Most Americans in this day and age have grown up in an environment where they couldn’t survive without government assistance if they wanted to. They couldn’t live without water being pumped into their house by municipal water supplies. Without food from their local grocery store, they would starve.
This may be one of the many reasons why the modern homesteading movement is gaining popularity: People want to know that they can survive and even build a thriving home and life.
With that in mind, Mark Chenail provides us with a partial list of some tools that you may find useful in your home-building efforts on your homestead (or bug out location):
Framing hammers in various weights
A trim hammer and tack hammer
Hand saws: rip, crosscut, hacksaw, and a backsaw with a mitre box
A pry bar and cats paw
Two sets of screwdrivers, regular and Phillips head
A 25’ measuring tape
A reel tape 100-300’
A Level at least 5 feet long
Chalk line and chalk
A set of good chisels and a sharpening stone
A basic box plane and blades to fit it
A good all purpose knife
A taping knife
A putty knife
Pliers in assorted sizes
Needle nose pliers for wiring
A circuit tester
Several heavy duty extension cords and some household cords
A set of standard wrenches with a ratchet
Soldering iron and solder
A standard plumber’s blowtorch
Trowels and floats for concrete and plaster work
An extension ladder and a step ladder
A paint tray, roller frame, and rollers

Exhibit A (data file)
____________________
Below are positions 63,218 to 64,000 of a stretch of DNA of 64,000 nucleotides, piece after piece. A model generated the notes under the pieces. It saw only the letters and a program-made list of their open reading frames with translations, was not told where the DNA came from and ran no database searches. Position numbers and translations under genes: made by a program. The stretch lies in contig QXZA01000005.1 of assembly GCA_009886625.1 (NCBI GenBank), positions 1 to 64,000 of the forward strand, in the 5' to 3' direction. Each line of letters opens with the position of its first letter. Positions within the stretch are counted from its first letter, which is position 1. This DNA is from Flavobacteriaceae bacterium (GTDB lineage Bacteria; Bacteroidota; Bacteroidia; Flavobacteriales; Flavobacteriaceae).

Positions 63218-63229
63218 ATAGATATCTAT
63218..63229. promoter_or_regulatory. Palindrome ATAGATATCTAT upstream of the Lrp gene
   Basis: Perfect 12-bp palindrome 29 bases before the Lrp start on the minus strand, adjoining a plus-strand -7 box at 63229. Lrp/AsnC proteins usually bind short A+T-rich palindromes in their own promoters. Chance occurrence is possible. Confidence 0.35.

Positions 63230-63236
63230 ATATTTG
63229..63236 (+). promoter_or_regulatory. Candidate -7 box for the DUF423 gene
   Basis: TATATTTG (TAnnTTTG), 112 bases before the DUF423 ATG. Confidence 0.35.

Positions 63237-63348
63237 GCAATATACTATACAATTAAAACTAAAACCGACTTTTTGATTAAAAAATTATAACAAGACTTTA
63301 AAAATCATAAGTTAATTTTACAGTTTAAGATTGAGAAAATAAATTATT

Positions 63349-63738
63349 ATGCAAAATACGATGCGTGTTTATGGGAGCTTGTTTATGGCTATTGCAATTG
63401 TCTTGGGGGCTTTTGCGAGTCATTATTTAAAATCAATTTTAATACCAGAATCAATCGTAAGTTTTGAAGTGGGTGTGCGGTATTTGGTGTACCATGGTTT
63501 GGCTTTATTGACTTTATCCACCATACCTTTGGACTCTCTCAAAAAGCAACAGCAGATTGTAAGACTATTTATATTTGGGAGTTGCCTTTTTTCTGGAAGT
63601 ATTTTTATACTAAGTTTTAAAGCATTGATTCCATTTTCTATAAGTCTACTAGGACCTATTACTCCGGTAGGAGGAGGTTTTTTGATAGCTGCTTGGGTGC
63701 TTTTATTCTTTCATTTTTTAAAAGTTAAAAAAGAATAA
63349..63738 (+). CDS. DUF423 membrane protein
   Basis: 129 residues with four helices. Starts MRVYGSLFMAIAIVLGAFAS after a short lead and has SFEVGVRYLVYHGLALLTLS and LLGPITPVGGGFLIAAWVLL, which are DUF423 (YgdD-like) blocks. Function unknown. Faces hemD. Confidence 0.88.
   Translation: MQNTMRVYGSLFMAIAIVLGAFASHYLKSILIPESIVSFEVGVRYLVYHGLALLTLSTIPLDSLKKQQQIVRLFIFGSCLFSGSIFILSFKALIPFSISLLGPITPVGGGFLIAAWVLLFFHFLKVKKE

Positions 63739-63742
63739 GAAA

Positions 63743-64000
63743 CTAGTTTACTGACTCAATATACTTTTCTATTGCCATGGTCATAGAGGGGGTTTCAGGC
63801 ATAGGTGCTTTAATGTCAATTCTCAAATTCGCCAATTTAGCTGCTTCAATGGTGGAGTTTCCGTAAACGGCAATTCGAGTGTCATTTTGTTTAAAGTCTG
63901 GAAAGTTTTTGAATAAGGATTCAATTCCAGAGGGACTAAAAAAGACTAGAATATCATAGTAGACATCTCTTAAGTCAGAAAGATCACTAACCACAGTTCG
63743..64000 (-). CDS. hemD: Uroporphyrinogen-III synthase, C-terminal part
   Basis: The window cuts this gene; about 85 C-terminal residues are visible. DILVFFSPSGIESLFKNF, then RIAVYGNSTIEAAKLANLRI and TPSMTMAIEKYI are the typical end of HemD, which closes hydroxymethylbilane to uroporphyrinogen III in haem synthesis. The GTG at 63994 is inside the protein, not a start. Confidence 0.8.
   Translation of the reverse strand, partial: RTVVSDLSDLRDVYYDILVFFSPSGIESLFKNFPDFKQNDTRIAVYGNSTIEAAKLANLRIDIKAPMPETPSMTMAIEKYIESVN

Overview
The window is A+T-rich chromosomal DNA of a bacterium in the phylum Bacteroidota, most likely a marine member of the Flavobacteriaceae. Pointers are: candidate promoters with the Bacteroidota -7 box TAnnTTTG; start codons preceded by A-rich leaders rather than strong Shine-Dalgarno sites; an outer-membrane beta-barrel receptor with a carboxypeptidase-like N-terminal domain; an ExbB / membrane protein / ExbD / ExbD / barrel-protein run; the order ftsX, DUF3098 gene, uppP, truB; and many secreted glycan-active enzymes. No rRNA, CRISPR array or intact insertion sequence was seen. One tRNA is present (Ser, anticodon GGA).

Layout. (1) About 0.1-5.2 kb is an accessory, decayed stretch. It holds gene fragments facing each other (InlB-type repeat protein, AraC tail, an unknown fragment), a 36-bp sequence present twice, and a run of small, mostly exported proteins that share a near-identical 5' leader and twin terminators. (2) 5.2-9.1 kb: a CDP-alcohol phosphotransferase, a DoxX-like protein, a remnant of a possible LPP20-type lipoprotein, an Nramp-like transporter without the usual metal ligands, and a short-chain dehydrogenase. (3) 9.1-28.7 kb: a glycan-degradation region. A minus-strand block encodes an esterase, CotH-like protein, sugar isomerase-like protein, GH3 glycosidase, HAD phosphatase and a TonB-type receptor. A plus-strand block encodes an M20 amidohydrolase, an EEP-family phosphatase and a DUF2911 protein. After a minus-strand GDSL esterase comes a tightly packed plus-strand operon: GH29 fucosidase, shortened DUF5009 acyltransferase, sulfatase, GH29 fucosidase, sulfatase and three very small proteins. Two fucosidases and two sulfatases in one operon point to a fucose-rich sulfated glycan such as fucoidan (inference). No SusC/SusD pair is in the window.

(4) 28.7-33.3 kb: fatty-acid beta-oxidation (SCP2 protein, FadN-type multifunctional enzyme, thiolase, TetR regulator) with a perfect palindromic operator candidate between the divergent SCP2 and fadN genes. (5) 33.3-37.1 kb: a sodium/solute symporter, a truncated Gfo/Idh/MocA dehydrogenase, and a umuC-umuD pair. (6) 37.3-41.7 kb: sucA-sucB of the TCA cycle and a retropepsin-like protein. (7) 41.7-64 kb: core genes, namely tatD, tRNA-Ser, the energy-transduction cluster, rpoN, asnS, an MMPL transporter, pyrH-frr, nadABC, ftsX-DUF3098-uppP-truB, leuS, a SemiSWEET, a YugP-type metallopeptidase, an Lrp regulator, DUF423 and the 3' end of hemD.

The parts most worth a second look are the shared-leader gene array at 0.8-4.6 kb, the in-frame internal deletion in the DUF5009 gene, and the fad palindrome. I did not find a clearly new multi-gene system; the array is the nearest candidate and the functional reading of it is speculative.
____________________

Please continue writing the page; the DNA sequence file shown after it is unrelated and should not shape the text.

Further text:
Assorted paint brushes
Window putty and glass points
Staple gun and staples
Caulking gun and caulk
Our pioneer forefathers were many things, but most of them were not fools. When Mr. Porter-Cable started peddling the Skil-saw, I can’t imagine too many working carpenters poo-pooed the idea and went about speechifying on the nobility of the handsaw.
I can certainly appreciate the skill and care needed to build a timber frame house with nothing but hand tools, but when you are living in a tent, I don’t think it morally reprehensible to haul out the power tools. There is no more miserable activity than trying to cut a 4×8 sheet of plywood with a handsaw on a hot day, while your significant other attempts to hold it down and offer helpful advice. That way lies murder, mayhem and divorce. Do NOT do it. There is plenty of time for nobility of purpose after you have a solid dry roof over your family’s head. So, that said, the Hopewells will be happy to have:
Skil-saw or circular saw (2)
Sawz-all….good for awkward cuts and useful for trimming trees and small brush
Jig saw for trim work and cabinet work
Extra blades for all the saws
Electric drill and assorted bits, particularly extra ¾ inch bits for drilling holes for wiring the house.
Maybe you have considered all of these tools, maybe not, and you may not need all of these tools. Certainly, the type of building that you choose to build will have much to do with the types of tools that you need to build that building. Simply put, some building will take more exact craftsmanship to be put together properly than, say, a lean-to would need, for example.
In your homesteading efforts, what tools do you use regularly and recommend? Tell us below.